Here's my mix: http://www.box.net/shared/xyy1fzue0m
"Walk away from the Scissors Tool with your hands in the air!"
You're certainly not shy of editing things around, and I'm delighted to see someone really pushing this aspect of the production as far as this, because it constitutes a useful test of concept. Your reasoning seems pretty clear and defensible to me: the vocal is the star, so it should get in early and then remain in view as much as possible. It's particularly interesting to hear the song with vocals in the first chorus, because I'd almost certainly have done something with vocals there too, and I'm actually surprised that no-one's tried it before now. However, the outcome of your reasoning is that we end up with a short total duration of 2:20, as you've already mentioned in your post. Although this works for Blur's Song 2, and might indeed be made to work for this song as well, I'm not sure that it's actually playing to the song's strengths -- and might also rub most bands up the wrong way too! "Where's my guitar solo gone?!"
While I agree that the raw multitracks do tread water to some extent at all the moments you've cut, I reckon there's only so far the editing solution will get you in practice.
So if you can't edit, what are the alternatives? Well, my instinct would be to try to make subsidiary hooks out of some of the non-vocal features that are already there, such as the guitar riff in the reintro and the outro solo. I'd also look at possibilities for making more of the backing vocals as a general concept, and get busy trying to re-use hook phrases and ideas from the lead vocal elsewhere in the mix wherever interest appears to dip. I'm not saying I wouldn't do *some* section edits in your position, but it's a question of degree.
Returning to a sonics, the first main thing which hits me is that the guitars all feel too slender, and lack a good deal more power below 1kHz. Remedying this, however, will probably involve reducing the kick energy in the 300-600Hz region to make way, so that things don't start getting too woolly. I like the snare sound you're getting here, although it does feel like the transient is pushed rather too high in the balance. Try rounding it off a bit with a limiter or saturator and see if it sits better that way. The cymbals need a good old helping of compression, in my view, as the low-level detail is getting lost, and the crashes are fading out too quickly. The bass tone has plenty of warmth, but I'd be tempted to give it more midrange to allow it to cut through better on small speakers. (The kick also has trouble competing with the snare on small speakers too, so adding some extra click in the fuller sections would probably be a good idea, even if you want to leave it rounder in the verses.)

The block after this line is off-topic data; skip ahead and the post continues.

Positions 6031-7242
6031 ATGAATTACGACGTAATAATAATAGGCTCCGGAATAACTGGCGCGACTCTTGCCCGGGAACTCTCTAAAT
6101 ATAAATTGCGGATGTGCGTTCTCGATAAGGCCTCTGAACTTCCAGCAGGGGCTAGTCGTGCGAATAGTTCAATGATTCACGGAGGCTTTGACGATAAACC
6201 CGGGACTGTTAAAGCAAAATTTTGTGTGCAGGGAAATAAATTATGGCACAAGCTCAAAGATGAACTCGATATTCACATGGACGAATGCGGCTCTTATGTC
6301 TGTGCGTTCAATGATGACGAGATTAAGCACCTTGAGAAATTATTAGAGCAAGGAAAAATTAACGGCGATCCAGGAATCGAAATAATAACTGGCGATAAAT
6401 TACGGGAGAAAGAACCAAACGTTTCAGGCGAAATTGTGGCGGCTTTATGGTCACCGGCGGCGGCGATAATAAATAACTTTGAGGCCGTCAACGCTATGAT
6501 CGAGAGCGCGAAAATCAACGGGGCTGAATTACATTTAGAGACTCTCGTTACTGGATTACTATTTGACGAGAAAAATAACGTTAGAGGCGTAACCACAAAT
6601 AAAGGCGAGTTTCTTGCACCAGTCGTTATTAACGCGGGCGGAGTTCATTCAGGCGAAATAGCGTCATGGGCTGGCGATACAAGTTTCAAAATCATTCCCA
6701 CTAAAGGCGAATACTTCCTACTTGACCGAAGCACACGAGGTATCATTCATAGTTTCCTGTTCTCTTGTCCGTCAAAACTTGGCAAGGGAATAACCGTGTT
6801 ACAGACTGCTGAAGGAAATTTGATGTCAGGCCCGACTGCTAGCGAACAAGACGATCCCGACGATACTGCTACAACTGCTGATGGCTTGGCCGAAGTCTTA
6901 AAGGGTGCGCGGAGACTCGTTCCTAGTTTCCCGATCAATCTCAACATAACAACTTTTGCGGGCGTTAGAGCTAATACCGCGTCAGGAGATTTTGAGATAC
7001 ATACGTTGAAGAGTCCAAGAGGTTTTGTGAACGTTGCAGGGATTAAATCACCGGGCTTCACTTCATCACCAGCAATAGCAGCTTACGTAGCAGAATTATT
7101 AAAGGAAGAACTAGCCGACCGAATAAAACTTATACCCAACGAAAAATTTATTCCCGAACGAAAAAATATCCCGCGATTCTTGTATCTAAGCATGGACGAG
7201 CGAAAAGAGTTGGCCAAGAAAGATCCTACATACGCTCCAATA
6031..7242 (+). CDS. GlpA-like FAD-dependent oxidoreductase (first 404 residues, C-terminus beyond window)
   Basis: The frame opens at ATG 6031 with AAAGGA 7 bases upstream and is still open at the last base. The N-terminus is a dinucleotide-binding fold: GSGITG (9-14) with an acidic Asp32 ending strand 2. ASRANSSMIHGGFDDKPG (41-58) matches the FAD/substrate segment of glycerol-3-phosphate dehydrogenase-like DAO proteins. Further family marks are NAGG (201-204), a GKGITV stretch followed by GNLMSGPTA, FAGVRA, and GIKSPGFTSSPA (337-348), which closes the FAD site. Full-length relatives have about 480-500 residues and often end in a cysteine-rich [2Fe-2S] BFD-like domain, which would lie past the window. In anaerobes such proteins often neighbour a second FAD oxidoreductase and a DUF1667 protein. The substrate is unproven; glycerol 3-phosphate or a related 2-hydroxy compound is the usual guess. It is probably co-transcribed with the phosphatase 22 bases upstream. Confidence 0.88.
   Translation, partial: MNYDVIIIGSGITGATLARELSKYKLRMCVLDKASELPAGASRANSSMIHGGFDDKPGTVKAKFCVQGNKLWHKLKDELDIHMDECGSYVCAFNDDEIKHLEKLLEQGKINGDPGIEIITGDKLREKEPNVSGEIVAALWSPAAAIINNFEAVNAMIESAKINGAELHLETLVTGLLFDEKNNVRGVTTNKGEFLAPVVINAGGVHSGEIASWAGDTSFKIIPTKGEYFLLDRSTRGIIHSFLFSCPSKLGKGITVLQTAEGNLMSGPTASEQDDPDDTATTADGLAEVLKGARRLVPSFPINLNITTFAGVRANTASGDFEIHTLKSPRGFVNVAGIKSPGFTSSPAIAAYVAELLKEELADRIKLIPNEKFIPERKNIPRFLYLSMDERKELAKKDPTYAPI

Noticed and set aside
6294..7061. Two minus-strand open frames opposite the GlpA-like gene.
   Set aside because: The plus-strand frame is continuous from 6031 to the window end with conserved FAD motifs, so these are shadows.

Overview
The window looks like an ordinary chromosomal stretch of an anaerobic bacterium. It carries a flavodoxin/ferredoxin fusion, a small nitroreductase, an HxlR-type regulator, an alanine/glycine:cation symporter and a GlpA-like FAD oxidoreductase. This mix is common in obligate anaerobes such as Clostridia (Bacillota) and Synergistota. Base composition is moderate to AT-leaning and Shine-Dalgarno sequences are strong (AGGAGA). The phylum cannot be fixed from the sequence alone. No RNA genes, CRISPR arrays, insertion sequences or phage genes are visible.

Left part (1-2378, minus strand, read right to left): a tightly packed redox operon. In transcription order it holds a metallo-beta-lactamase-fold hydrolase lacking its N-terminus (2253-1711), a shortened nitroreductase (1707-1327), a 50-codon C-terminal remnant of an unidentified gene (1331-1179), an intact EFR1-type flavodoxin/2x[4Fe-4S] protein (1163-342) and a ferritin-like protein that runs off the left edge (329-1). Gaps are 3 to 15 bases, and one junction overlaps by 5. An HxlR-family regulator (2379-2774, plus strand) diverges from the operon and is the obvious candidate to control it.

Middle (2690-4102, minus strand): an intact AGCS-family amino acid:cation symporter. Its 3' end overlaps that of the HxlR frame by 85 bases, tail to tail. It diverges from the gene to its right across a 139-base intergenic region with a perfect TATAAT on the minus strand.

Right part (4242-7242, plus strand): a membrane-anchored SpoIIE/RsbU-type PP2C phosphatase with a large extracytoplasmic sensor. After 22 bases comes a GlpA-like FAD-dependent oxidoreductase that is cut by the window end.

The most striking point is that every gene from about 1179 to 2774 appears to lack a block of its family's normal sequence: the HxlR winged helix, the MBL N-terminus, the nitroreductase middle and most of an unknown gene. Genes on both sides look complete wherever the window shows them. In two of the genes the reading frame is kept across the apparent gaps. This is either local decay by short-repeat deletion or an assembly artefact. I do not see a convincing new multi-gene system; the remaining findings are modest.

Given the focus on the vocal for editing purposes, I was surprised you didn't allow the singer to have a fuller and more involving tone for the verses. Clearly the choruses don't have much room for this kind of sound, but that's no need for the verses to feel at all anaemic. A bit of boost around 2kHz, a more flattering compressor, a hint of stereo width, and some ambience reverb could work wonders in very little time, I reckon. You've maintained the vocal balance well maintained though, as it is, particularly in the choruses, where the lyric intelligibility is great.
Effects are an area which could probably do with a bit more work, I think, because the blend of the drum kit and the mix as a whole isn't terrific, and I suspect that adding more sustain and size-illusion would help further your vision for the track. Overall tonality is a bit thin, and more energy in the general region of 500Hz would help here, as would taming things a bit at 10kHz -- the cymbals in particular are rather sharp for me there. You lose quite a lot of 'air' from the cymbals and vocals in mono, but the guitars don't seem to fare that badly.
You mentioned that you were worried about the low end. This will have been very difficult to judge on the cans and Tapcos, and I'm not sure that typical hi-fi speakers are likely to be any more revealing here -- it's not uncommon for hi-fi equipment to hype the low end. As far as I'm concerned the bottom octaves feel about right to me, especially as there's often a fair bit of variation between different engineers in this respect.
Thanks for posting this mix. Your exploration of the possible edits is very instructive indeed, and although you could do more to inflate the sonics here, you've nonetheless done a good balancing job so far.